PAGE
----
KAP News & Media

KAP News and Media

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November 12, 2014

Good news, bad news on AgriRecovery flood assistance: KAP

A vital component is missing from the federal-provincial announcement today of assistance for producers affected by the 2014 flood, said KAP vice-president Dan Mazier, and it will create serious hardships for many farmers.

“The announcement contains assistance for livestock producers through an AgriRecovery program, but there is absolutely nothing for flooded crop producers,” Mazier said.

“I toured the southwest region last summer and met crop producers who were anticipating they would be forced to leave the industry because of the ongoing wet cycle that has created devastation.”

Mazier said he is pleased with the assistance offered to cattle producers, many of whom lost pasture and the ability to grow winter feed supplies, and are now in “dire straits.” However, he says he cannot understand  the lack of recognition for the situation crop producers are in.

Excess Moisture Insurance has failed to compensate them for their crop losses because a five per cent deductible is added on cumulatively every time a claim is made, he explained. Caught in the ongoing wet weather pattern, a farmer can reach a deductible of 30 per cent as a result of repeat claims.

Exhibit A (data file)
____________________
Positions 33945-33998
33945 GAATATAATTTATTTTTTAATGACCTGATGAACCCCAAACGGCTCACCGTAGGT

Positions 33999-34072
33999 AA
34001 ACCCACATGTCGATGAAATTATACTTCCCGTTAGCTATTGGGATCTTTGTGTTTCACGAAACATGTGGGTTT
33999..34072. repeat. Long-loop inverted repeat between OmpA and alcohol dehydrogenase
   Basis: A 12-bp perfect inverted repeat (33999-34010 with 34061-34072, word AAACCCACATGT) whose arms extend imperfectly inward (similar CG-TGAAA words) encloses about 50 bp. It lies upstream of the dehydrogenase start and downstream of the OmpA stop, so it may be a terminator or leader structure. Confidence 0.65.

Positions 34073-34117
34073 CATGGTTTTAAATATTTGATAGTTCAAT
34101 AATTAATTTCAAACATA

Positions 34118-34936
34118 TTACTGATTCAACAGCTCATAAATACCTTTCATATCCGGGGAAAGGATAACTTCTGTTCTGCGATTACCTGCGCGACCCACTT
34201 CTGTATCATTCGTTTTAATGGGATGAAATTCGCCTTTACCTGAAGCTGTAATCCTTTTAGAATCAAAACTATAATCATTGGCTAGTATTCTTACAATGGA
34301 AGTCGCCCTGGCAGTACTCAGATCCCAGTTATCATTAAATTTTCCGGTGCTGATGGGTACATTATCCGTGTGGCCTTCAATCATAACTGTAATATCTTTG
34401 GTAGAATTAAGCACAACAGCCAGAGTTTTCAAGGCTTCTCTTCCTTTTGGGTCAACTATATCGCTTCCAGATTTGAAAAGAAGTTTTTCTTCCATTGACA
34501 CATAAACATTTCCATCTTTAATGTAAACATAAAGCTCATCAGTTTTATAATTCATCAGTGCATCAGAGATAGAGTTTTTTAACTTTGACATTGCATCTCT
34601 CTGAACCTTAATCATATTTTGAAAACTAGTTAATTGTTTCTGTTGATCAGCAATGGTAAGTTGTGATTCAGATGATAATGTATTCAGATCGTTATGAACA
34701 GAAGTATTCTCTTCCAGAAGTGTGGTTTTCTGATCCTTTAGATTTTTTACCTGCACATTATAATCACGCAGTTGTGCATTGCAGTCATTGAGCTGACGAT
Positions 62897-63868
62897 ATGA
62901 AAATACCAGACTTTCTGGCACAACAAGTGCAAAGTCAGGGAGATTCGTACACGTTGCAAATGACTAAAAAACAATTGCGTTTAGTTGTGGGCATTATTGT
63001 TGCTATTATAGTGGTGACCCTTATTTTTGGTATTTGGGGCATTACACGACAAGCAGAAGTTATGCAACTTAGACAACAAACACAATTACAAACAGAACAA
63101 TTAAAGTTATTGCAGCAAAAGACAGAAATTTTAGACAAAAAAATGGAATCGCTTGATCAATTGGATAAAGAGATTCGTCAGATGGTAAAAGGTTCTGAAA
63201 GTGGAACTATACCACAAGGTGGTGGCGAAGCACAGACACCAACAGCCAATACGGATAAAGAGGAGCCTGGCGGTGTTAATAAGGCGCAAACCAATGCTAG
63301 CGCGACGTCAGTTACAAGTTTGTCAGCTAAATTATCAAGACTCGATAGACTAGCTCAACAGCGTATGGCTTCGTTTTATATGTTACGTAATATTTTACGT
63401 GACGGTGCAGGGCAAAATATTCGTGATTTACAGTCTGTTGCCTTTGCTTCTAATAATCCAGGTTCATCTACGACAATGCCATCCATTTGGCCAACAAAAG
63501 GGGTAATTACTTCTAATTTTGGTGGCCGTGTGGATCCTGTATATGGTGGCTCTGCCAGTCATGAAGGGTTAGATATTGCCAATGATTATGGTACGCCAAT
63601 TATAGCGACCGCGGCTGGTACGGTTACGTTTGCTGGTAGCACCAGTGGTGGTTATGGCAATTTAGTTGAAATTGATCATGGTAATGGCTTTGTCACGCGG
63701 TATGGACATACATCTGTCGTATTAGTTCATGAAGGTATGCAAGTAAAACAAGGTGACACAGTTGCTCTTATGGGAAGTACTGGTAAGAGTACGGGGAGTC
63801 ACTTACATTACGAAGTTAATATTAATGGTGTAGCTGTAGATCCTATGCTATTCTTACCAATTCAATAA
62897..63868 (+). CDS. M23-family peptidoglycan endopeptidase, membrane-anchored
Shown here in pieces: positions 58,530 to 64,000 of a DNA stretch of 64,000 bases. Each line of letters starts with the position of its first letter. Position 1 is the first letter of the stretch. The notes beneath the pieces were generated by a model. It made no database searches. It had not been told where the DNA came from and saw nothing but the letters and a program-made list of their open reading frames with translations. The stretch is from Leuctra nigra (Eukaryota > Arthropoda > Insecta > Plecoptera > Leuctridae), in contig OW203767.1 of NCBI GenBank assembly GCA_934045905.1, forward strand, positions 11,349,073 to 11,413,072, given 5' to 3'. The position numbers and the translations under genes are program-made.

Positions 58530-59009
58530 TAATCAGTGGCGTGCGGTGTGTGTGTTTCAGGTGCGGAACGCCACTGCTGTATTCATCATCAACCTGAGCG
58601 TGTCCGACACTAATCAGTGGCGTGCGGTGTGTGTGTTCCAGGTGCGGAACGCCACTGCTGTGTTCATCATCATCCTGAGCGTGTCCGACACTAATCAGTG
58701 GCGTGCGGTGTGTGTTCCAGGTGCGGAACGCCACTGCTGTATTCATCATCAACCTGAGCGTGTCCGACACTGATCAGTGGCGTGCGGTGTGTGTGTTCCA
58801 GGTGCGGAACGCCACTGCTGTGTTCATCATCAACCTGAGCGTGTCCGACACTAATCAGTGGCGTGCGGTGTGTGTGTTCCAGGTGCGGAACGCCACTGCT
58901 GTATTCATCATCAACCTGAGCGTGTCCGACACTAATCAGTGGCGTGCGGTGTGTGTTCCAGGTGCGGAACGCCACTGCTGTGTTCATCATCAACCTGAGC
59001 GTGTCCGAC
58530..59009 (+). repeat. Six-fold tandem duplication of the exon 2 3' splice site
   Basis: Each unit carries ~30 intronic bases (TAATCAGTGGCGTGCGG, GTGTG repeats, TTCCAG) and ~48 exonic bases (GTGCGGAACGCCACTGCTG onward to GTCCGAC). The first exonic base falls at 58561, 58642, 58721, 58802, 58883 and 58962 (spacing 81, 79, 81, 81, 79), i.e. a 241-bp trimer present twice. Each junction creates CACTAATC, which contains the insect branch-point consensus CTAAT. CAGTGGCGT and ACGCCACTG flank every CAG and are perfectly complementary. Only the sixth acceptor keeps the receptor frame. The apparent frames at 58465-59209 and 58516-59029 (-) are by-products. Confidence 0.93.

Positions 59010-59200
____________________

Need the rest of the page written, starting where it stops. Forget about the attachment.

Mazier has said the deductible, combined with reduced government funding for other farm risk management programs, means crop producers are not receiving the same recovery assistance this year as they did after the 2011 flood.

“And now, their hopes have been dashed for assistance through an AgriRecovery program,” he said, noting that $108 million was provided in 2011 through AgriRecovery programs for crop producers affected by flooding, compared to zero in 2014.

Mazier, along with KAP vice-president Curtis McRae, did stress the assistance being given to cattle producers is welcome, especially at this point in time when the industry is in a position to grow.

“Producers are in a position to increase their herds, and this simply wasn’t going to be a reality because a lack of feed would have forced them to sell,” said McRae, himself a cattle producer.

“The transportation assistance announced today will help producers move feed to cattle or cattle to feed, and the forage assistance will help those along Lake Manitoba purchase feed – and that means they can hold onto their cattle.”

Despite this assistance, however, KAP continues to press for 100-per-cent compensation on losses as a result of artificial flooding or the operation of a water-control structure. It will also continue to press for improvements to farm business risk management programs that will make them more responsive to farm losses.

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For more information:
Curtis McRae, vice-president – 204-485-1274
Dan Mazier, vice-president – 204-720-4646 

Val Ominski, KAP communications co-ordinator – 204-697-1140 (ext. 3)